Q.How Do I Fix Ficus Root Rot? I’m Stuck Atrepotting…
Hi, I’ve had a 4ft Benjamina ficus for about six months here in Denver Colorado. The ficus had been thriving outdoors under a pergola until more recently. I tend to water once a week. About a month ago, I repotted the ficus into a bigger prettier pot which has some Small rocks and hole at the bottom for drainage. The ficus seemed to be doing fine until 10 days ago when I noticed the leaves were turning dark brown and the branches were becoming limp. Initially I assumed this was because I foolishly left the tree outside when the nighttime temperatures were dropping into the low 30s. But after bringing it into the house, And despite spring with one of those organic plants anti-fungal sprays, the ficus seemed to progressively wilt into an ill- looking plant. I’ve done some Internet sleuthing and I think the problem is root rot, so I started the process of repotting. I took it out of the old pot and I am trying to get dirt away from the roots to dry them out before repotting. But I’m confused because it seems like in the center of the route body is a solid mass, which I don’t want to disturb because I have a feeling I accidentally hurt the plant. I’m uploaded some pictures. Basically I need to know how do I save this plant, please? Any help would be appreciated!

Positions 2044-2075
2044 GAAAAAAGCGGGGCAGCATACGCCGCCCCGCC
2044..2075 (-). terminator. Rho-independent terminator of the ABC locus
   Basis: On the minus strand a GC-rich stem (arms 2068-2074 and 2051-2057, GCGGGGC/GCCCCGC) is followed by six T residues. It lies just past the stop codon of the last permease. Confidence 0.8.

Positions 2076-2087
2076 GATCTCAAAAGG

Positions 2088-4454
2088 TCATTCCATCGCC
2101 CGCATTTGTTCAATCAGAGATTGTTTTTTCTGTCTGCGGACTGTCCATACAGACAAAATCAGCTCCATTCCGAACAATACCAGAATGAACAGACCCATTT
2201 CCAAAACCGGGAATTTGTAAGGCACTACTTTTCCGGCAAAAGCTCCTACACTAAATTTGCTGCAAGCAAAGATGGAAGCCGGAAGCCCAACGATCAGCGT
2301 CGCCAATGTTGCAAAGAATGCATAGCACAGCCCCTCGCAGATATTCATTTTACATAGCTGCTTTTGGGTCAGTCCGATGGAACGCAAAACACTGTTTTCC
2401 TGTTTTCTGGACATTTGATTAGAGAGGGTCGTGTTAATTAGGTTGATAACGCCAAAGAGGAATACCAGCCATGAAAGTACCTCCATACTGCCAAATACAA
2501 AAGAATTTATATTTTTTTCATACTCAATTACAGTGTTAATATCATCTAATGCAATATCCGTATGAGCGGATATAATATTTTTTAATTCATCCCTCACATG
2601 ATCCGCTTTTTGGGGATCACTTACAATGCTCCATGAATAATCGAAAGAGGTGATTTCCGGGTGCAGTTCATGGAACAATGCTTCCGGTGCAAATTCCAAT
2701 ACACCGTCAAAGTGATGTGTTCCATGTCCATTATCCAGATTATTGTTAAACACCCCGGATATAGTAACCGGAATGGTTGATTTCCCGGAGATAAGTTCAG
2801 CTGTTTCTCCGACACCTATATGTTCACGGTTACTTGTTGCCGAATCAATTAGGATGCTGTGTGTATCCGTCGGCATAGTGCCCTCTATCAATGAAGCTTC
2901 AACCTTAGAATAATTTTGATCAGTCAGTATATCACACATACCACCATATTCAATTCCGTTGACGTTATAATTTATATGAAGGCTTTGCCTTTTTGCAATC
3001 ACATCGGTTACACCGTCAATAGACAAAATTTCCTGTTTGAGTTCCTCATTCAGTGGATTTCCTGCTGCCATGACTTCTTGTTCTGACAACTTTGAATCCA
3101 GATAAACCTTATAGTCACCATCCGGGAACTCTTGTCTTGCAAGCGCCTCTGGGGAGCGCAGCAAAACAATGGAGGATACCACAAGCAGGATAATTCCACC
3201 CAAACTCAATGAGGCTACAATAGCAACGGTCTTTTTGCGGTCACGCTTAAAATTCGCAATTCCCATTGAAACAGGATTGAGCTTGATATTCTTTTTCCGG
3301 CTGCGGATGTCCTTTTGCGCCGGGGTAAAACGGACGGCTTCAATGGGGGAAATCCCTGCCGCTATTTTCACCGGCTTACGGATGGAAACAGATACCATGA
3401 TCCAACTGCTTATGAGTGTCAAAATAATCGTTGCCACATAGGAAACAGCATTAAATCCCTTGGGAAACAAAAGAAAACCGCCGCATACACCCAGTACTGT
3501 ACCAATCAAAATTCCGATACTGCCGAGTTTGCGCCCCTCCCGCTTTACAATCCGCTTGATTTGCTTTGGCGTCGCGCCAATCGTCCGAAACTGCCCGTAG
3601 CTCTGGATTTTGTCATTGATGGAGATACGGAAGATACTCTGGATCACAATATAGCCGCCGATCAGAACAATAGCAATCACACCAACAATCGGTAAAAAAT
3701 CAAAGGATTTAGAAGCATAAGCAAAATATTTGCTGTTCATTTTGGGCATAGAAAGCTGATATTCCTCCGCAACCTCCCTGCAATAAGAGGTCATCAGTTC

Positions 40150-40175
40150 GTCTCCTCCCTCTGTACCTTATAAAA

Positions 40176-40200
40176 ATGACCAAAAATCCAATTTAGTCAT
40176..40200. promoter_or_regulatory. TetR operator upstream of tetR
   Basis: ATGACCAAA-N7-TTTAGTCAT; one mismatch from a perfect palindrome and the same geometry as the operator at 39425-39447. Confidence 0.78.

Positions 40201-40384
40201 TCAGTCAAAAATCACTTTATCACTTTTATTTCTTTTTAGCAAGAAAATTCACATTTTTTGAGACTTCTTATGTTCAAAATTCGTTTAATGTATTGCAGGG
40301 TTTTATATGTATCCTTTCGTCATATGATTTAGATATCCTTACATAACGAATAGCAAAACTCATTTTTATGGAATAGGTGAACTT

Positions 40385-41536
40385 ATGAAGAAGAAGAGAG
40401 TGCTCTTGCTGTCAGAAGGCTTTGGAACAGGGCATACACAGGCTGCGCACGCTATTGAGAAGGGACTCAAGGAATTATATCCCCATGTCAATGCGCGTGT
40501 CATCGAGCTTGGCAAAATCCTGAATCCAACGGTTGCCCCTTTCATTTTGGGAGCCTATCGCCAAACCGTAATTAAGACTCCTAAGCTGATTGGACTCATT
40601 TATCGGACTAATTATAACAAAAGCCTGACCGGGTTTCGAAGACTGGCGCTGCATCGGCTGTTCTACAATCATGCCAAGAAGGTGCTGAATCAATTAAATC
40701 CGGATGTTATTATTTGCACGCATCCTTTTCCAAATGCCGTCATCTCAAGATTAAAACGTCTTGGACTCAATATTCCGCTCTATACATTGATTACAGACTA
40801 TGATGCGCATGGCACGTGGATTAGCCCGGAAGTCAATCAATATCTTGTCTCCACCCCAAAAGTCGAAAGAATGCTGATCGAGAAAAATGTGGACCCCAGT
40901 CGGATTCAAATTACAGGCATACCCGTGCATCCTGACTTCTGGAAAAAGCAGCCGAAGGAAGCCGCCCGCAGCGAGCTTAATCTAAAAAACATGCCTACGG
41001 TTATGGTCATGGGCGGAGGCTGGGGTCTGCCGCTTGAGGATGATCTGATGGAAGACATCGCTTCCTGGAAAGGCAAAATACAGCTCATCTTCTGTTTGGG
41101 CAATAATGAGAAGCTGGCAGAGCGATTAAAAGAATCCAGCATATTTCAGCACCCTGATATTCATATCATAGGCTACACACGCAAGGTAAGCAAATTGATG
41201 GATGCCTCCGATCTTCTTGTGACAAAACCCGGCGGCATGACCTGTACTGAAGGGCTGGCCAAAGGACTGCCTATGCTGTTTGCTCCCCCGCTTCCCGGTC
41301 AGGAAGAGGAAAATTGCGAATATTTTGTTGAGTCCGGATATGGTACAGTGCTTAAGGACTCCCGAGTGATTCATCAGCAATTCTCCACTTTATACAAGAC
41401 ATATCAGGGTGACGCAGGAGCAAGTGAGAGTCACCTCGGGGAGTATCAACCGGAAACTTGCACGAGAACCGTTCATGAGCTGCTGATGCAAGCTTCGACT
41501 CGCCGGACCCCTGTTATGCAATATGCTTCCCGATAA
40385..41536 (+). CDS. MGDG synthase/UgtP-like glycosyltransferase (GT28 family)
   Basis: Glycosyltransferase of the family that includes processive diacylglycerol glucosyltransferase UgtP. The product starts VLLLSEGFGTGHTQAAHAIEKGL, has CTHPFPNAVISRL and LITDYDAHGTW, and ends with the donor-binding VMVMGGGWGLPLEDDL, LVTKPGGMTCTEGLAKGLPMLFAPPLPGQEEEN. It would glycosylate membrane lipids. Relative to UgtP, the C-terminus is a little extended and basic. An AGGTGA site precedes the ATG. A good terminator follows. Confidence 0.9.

Certified GKH Gardening Expert
Unfortunately, if fungicides are not cutting it, then the tree may be a loss. Most Ficus will rather it be on the dry side, and will tolerate a surprising length of dry time! Watering should, only, be done once the soil is bone dry down to at least 3 or 4 inches. This length of time will vary depending on the humidity and temperature.
One last thing you could attempt will be copper based fungicides. These are a big tougher, and will only be suitable for trees that you will not consume from. In this case, it could save your tree. This article will help:
I would try repotting into a light potting soil amended with compost. This will offer drainage, while still allowing the tree to access nutrients from the compost.
You will need to disturb the root mass in order to ensure that the fungicide reaches into the center of the infection. Soaking the root ball in a light fungicide/water solution can help to loosen things up.
Once you get it repotted, proper care will be necessary. This article will help:
It is worth noting that you will need to keep this tree indoors. It will not tolerate the slightest of condition changes. Try and keep the temperature and humidity constant, year round, if you can.